A Publication of WTVP

Congratulations to InterBusiness Issues for again focusing on a single critical topic impacting our area. This issue’s concentration on technology couldn’t be more appropriate when you step back to see what’s happening in Peoria.

If cities had middle names, “technology” could be ours!

Last month witnessed the groundbreaking for the long-awaited museum block featuring Caterpillar’s Visitor Center and the Peoria Riverfront Museum. This entire project is about technology, whether it be Caterpillar’s world-leading pursuit of excellence in machinery and engines or the high-tech planned exhibits of the museum.

This $140 million investment in Peoria’s future is built on technology. And as I think about all of the other developments underway or planned around our Main Street Corridor—from the river to Western Avenue—they are based on technology in design, construction and function. We have over one billion dollars of development approved and underway, and more will occur as a result of these exciting projects. Let’s take a walk from the river to Bradley University and check out all the action.

I’ve already mentioned the museum block and Caterpillar Experience. Once these projects are underway, there is no doubt in my mind that commercial, retail and other developments will follow. Right on the heels of the museum groundbreaking is the Hotel Père Marquette-Marriott Hotel project that will inject another $102 million into the economy by construction alone. This tremendous development will bring all forms of technology into the completely renovated Père and new Marriott Hotel and serve as a catalyst for other Main Street improvements, from Washington Street right up to the College of Medicine and the Methodist and OSF medical centers.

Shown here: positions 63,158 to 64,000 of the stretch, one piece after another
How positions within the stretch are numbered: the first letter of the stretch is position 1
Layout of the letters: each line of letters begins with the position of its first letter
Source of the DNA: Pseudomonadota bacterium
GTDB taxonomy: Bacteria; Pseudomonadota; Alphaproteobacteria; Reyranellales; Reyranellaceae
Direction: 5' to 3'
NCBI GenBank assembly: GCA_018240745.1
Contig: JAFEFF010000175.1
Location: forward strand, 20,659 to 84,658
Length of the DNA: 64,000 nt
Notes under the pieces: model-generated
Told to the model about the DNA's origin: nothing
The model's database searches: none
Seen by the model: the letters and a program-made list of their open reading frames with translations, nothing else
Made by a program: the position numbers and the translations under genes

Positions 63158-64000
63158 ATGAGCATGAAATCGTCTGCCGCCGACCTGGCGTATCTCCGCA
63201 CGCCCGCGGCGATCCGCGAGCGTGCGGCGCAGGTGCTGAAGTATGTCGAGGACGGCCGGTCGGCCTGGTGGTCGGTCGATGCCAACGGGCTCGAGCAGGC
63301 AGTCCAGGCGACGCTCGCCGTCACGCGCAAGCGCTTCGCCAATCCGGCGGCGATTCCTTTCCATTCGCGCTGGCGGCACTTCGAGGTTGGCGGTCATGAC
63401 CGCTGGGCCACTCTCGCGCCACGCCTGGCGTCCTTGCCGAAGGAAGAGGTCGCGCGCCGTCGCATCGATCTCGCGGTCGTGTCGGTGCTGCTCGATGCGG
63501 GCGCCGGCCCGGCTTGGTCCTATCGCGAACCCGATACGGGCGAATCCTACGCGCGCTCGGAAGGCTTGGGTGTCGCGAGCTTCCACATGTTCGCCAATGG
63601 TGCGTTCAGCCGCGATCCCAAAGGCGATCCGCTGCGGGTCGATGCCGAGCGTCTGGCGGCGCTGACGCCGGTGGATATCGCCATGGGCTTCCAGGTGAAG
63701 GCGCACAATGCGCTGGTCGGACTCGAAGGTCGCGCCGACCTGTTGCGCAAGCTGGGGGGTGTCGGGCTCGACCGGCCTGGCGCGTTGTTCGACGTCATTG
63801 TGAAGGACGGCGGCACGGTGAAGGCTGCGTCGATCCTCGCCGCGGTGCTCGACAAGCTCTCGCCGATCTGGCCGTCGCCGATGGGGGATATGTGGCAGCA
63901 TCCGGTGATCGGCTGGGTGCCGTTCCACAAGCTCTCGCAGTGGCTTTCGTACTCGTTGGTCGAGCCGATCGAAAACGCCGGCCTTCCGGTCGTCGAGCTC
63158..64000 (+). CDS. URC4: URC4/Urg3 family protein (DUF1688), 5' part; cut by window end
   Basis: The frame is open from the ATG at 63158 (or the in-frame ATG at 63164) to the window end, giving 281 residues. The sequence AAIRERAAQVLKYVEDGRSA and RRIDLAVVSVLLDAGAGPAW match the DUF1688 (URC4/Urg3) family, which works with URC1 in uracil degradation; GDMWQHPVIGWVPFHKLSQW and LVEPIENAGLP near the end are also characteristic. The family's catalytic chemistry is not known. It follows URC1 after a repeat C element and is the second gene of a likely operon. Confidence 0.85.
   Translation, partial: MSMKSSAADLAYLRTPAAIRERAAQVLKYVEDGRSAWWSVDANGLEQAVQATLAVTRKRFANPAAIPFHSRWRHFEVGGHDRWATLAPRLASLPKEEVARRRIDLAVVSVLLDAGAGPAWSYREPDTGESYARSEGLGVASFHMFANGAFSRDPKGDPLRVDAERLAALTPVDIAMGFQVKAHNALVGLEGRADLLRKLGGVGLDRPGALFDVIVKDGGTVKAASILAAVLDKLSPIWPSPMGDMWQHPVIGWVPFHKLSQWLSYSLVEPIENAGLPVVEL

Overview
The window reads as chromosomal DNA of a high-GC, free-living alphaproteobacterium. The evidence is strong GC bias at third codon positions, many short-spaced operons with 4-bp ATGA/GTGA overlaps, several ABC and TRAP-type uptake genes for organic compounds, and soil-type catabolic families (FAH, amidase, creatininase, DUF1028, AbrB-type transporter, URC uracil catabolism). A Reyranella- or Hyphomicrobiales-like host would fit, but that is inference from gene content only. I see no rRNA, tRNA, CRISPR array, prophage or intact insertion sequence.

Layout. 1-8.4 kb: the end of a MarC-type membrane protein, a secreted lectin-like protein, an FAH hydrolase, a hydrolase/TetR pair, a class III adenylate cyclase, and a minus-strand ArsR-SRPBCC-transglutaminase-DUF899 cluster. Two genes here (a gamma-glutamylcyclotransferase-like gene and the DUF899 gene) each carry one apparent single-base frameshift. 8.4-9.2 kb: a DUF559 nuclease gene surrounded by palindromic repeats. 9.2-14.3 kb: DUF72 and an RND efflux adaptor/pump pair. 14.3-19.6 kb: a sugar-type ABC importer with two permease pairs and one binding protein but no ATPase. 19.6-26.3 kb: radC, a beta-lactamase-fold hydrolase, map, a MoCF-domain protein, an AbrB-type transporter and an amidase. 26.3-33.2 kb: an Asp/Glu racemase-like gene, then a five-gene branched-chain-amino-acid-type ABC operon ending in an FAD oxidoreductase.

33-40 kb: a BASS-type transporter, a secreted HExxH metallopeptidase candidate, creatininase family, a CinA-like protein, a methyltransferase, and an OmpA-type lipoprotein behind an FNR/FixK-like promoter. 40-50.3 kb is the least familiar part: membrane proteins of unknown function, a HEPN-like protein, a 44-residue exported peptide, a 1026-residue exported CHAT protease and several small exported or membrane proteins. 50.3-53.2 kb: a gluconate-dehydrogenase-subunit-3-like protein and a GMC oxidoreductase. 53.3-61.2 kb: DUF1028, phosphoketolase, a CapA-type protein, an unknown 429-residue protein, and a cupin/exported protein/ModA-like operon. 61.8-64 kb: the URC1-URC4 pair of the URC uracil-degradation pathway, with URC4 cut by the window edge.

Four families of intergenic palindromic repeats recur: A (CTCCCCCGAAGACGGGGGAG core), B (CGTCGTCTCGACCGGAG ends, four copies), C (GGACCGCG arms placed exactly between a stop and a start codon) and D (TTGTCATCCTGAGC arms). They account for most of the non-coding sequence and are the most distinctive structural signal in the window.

In August, ground was broken for a new $10 million cancer center at the College of Medicine. This public-private partnership initiative will dramatically add to Peoria’s reputation as a top medical hub, and complement the huge investments being made by our two leading medical centers. Cancer research is all about technology.

Along Main Street and extending to Knoxville, Methodist Medical Center is in the midst of a multi-year $350 million campus replacement plan. Technology is at the heart of this project, not only in health diagnosis and medical treatment, but in all dimensions of design and construction. This development will also embody a lot of new “green” technology in landscaping and architectural design.

Completing the tremendous expansion of Peoria’s technology-based health services is the recently opened, state-of-the-art OSF Saint Francis Medical Center/Children’s Hospital of Illinois facility. The building itself—not to mention all of the truly high-tech features inside—is design technology at its best. Added to other announced OSF Saint Francis Medical Center projects, such as the Jump Trading Simulation and Conference Center, we have over $305 million in construction completed or planned.

Continuing our walk up Main Street, we come to the $13.5 million Peoria NEXT Innovation Center. This project is all about technology in terms of developing new businesses, conducting research and education on a host of business management, marketing and training issues. Peoria NEXT also demonstrates the business and educational partnerships that are remaking and recharging entrepreneurial initiatives all over the country. The organization combines the resources and energies of Bradley University and The Heartland Partnership and demonstrates their continuing commitment to Peoria’s future.

A few more blocks up is the $20 million Main Street Commons project of 88 residential units and commercial space. The design and construction are high-tech, but more than that, demonstrate how one development spurs additional investment. Main Street Commons is very much a part of Bradley University’s positive impact on Peoria.

What about Bradley University? What an outstanding asset for the entire state, and especially Peoria. The university’s $150 million Campaign for a Bradley Renaissance is remarkable from any standpoint. It is all about the very best in design, construction and function.

Bradley’s Renaissance involves seven huge construction projects and upgrades of in-classroom technology and curriculum. Does anyone doubt that the university’s commitment to its mission and to Peoria will not encourage even more technological progress for our area?

I mentioned one billion-plus dollars at the beginning of this article…and this was just along Main Street! Obviously, there are other major investments underway on Water Street, Sheridan Road, Sterling and to the north and west of War Memorial Drive, but I will save those for another day.

The bottom line is that when you hear someone comment that Peoria isn’t friendly to business development, tell them to do their homework and jump on our technology bandwagon! iBi